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An Orange in January / by Dianna Hutts Aston, illustrated by Julie Maren

 


Title:  An Orange in January
Author:   Dianna Hutts Aston
Illustrator:  Julie Maren
Publisher:  Dial Books for Young Readers
ISBN:  978-0-8037-3146-2
Year:  2007
Flesch-Kinkaid Grade Level:  3.6

Concepts:  natural resources, interdependence, markets

Review:  With its rich economics lessons, this delightful story for young readers describes the path of an orange from its growth in an orchard to its final destination in the hands of child.  The book's clear text and vivid illustrations clearly communicate the various steps along this journey, including the work by farm workers to pick the orange, the farmer’s delivery of the orange to a warehouse, a truck’s delivery of the orange to a grocery store, and the child’s purchase and enjoyment of the orange.  These lessons about natural resources, interdependence, and markets are highlighted with the idea (through the title, text, and illustrations) that the child can enjoy this ripe, juicy orange in the middle of winter.  This book is ideal for teachers, parents, and volunteers who are seeking enjoyable children’s books for younger readers with substantive content in economics and social studies.

Review by:  Rutgers University Project on Economics and Children

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All Around the Farm / by Heather Alexander

 


Title: All Around the Farm
Author: Heather Alexander
Illustrator: Photographs
Publisher:  DK Publishing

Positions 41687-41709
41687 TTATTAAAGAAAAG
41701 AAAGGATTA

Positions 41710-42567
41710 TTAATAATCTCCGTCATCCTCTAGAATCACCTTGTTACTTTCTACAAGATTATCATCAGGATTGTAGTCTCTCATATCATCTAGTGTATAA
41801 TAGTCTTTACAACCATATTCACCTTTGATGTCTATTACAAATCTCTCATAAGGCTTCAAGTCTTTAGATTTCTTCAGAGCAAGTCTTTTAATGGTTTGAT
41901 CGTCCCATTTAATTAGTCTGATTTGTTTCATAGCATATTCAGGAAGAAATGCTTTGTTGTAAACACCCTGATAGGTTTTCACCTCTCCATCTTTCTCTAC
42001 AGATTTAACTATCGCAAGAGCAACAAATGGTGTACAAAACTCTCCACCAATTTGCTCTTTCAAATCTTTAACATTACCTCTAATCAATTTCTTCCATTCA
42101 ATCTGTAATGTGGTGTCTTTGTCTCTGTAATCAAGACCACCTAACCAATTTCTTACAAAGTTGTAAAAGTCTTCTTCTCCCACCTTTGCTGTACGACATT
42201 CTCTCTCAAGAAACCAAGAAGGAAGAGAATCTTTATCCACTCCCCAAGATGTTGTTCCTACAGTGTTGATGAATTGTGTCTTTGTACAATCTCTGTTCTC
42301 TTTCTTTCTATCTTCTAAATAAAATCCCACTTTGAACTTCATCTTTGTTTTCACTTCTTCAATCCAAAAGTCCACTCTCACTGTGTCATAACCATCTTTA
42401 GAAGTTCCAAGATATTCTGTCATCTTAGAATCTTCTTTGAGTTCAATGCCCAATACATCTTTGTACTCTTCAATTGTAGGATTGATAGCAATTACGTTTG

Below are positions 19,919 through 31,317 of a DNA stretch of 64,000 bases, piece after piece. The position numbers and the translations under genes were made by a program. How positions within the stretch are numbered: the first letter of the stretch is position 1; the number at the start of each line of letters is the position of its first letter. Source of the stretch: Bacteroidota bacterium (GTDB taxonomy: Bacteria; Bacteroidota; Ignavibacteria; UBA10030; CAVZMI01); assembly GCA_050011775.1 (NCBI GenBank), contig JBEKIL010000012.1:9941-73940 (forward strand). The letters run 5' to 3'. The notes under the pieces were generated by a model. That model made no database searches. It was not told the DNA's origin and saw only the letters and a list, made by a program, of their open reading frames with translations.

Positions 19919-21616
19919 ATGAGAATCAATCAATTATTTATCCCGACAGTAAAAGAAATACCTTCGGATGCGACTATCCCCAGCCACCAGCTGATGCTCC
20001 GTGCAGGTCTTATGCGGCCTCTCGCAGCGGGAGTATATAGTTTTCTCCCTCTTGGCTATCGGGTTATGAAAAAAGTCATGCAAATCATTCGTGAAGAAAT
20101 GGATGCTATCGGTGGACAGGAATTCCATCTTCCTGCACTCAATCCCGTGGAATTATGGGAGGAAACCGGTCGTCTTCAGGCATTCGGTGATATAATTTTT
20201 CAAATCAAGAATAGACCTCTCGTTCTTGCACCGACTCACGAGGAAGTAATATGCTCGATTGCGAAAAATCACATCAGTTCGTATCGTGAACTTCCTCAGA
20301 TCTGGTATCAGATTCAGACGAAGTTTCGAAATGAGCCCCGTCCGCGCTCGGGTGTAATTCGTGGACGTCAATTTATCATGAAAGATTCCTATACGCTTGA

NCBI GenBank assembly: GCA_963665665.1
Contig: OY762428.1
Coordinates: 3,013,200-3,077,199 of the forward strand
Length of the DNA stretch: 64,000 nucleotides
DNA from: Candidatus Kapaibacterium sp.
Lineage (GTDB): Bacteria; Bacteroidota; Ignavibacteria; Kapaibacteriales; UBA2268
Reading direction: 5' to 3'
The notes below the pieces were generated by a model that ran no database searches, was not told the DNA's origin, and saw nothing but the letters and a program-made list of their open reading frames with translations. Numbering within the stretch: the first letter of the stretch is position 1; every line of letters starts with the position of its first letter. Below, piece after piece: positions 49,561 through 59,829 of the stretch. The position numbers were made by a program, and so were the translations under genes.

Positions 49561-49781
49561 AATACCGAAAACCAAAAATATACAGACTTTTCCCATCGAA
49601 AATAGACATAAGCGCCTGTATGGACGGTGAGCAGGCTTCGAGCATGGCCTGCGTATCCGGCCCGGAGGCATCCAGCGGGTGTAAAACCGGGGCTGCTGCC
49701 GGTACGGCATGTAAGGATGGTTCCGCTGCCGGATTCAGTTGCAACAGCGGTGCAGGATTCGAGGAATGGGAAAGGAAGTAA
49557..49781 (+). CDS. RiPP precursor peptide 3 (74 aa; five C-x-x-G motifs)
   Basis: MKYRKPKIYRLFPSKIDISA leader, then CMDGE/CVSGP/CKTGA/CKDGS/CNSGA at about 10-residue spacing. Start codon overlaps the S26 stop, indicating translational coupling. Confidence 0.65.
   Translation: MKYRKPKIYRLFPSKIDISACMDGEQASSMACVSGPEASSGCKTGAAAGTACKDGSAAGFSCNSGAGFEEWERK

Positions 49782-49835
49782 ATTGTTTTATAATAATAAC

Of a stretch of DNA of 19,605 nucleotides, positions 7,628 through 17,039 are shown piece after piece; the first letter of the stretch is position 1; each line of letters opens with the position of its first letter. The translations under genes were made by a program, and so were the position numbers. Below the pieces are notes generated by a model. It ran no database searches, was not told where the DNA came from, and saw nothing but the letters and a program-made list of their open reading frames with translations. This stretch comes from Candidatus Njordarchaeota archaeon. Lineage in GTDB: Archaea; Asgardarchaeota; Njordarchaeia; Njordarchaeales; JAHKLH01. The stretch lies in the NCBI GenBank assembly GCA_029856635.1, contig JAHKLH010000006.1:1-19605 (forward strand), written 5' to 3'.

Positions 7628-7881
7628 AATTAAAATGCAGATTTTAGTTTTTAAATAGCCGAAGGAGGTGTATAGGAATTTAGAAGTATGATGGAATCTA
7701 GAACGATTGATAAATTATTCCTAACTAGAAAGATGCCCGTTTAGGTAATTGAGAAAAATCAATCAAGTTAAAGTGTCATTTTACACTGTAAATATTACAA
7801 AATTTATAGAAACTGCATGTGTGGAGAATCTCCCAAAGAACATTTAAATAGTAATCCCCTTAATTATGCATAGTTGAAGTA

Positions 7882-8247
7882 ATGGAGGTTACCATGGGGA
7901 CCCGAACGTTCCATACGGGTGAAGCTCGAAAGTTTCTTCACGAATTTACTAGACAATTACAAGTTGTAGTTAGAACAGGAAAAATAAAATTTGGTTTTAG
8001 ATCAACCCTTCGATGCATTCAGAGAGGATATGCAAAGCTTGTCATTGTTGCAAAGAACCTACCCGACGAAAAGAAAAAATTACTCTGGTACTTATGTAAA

ISBN:  0-7566-2977-2
Year: 2007

Concepts: natural resources, capital resources, human resources, interdependence, production

Review:  This fascinating book gives children and adults alike an informative and vivid account of farm production. The rich text and abundant pictures will certainly appeal to those who enjoy reading about trucks, animals, plants, technology, harvesting, and foods.  Interesting “Fun Facts” and “Did You Know” tidbits throughout the book ensure that even the most knowledgeable reader is bound to learn something new before reaching the last page.  Did you know that around the globe, children drink more goat’s milk than cow’s milk? Another fun fact: cotton is spun into more than just fabric; it is also used to make salad dressing and dollar bills.  Intricately woven together with these noteworthy tidbits are a useful set of economics ideas about production, interdependence, and resources. All Around the Farm gets top marks for combining its substantive lessons with an engaging layout.